A Vision For Safety: Glasses vs. Goggles
Seeing is believing when it comes to assigning the right eye protection. The fact is, 90% of eye injuries are preventable (Source: Prevent Blindness America). Far too often, employees are injured because they weren’t assigned the correct type of eye protection. Keep in mind that workplace eye injuries can reduce the quality of life, and according to OSHA, cost an estimated $300 million a year in lost productivity, medical treatment, and workers’ compensation.
Imagine reporting to an employees’ family that their loved one lost their eyesight due to a work-related incident. While thinking about these types of statistics and scenarios is tough, it’s critical if you’re going to adequately protect your employees. Knowing the key differences between glasses and goggles, before you assign them, is a good place to start.
Safety glasses will protect employees from flying fragments, large chips, sand, and dirt. Unlike safety goggles, glasses can’t fully protect from chemical or material splashes. Some safety glasses are equipped with side shields to provide additional protection around employees’ eyes. Have employees wear safety glasses only while they perform work that involves grinding, woodworking, and masonry. In addition, ensure they wear safety glasses anytime their work activities produce flying particles.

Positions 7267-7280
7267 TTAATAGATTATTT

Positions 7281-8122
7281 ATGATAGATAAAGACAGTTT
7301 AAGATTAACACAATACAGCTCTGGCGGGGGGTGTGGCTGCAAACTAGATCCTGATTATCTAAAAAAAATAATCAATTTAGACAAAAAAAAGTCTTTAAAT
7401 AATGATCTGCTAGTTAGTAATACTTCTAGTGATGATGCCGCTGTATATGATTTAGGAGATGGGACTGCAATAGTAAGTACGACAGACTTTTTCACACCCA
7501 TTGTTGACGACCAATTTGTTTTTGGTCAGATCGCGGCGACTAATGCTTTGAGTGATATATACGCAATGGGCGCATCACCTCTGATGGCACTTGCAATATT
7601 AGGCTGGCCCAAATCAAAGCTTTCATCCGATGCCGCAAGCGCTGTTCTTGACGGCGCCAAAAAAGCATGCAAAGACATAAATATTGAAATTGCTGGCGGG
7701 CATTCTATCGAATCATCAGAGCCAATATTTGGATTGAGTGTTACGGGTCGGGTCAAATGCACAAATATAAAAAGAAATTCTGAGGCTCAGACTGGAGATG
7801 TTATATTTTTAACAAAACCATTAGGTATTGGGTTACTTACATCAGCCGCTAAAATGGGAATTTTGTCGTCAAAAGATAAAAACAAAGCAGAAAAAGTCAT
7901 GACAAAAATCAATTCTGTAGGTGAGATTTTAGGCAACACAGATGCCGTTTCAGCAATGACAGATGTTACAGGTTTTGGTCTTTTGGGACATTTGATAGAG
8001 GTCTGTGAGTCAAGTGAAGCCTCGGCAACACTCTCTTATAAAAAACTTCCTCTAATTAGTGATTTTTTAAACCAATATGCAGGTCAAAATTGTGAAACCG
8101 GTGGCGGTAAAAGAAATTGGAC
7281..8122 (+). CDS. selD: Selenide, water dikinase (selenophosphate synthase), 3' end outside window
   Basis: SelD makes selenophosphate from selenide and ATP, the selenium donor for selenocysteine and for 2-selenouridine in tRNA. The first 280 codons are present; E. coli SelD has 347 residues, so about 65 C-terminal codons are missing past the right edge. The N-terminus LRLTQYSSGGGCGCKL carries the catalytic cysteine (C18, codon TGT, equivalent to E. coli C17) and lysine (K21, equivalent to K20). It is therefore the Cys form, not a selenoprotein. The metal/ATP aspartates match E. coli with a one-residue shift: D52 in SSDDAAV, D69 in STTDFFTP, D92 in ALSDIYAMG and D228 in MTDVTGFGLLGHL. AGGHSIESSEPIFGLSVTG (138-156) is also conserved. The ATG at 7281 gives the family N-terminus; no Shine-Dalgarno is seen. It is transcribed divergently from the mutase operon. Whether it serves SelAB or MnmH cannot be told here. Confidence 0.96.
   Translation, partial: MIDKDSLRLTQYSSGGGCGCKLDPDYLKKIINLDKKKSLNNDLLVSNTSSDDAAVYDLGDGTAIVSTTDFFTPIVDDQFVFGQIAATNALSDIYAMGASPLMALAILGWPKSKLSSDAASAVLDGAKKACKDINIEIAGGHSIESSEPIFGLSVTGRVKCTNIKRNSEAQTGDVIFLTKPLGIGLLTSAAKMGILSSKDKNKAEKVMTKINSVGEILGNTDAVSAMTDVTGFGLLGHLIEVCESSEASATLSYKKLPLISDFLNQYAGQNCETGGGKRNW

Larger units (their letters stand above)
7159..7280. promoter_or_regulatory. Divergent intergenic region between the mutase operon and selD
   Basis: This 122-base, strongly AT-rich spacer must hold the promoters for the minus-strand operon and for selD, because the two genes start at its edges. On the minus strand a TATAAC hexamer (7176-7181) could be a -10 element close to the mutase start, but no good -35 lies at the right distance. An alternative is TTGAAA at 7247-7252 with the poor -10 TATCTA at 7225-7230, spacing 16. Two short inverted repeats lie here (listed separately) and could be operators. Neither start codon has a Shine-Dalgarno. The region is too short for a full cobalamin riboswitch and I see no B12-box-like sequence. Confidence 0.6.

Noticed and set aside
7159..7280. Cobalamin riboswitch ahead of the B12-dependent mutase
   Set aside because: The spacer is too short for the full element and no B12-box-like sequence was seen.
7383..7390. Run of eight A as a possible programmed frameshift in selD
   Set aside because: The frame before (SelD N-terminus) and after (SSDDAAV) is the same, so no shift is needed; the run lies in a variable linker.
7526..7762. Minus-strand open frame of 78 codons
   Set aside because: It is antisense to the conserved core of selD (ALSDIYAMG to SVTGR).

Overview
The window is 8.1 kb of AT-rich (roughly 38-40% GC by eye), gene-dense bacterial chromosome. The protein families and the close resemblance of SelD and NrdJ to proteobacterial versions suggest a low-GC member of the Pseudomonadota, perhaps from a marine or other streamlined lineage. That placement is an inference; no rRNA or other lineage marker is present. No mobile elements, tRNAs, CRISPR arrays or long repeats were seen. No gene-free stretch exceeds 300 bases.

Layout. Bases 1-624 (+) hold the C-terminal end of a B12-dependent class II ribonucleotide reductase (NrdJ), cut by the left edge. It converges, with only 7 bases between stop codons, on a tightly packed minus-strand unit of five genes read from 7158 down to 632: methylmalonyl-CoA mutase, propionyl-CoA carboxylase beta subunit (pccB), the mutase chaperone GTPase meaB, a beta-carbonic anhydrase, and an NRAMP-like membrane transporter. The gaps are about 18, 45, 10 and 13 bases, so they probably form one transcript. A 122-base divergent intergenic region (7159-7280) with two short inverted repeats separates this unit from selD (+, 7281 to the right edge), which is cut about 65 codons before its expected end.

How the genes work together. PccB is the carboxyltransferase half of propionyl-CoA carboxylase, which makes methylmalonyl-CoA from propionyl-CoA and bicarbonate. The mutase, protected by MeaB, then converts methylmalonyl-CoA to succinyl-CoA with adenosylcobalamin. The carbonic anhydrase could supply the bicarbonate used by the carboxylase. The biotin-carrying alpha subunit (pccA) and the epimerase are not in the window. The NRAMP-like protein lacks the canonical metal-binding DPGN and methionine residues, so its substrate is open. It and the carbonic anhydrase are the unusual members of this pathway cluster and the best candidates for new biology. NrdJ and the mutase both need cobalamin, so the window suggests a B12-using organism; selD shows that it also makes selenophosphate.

Prescription glasses, sunglasses, or contact lenses don’t provide any eye protection, so never use these as a substitute for safety glasses. If employees wear regular glasses, have them use safety glasses that fit over them or wear prescription safety glasses if they have them. Prescription safety glasses are marked on the lens to show they’re ANSI approved.
If you assign safety goggles, they must fit tight and close to employees’ eyes and faces. One key difference is that goggles provide thorough protection because they fit tightly to employees’ faces. The seal doesn’t allow chemical or material splashes to contact the eyes. Some safety goggle models even fit over prescription glasses. However, some safety glasses are foam-lined and offer similar eye protection as safety goggles do.
Direct Venting vs. Indirect Venting
Goggles can provide direct or indirect ventilation to help keep them from fogging up. When employees work with chemicals or materials that present splash hazards, ensure they use goggles with indirect ventilation (this means the vents on their goggles are angled for added protection to keep hazards away from their eyes).
Direct venting goggles don’t have angled ventilation. Employers need to understand this so they can choose the best eye protection. Keep in mind, you need to perform a workplace assessment and determine what employees need to wear. But if they move between work activities, they may need to stop and reassess their PPE before changing job tasks.
Goggles Provide 360 Degrees of Coverage
Glasses vs. Goggles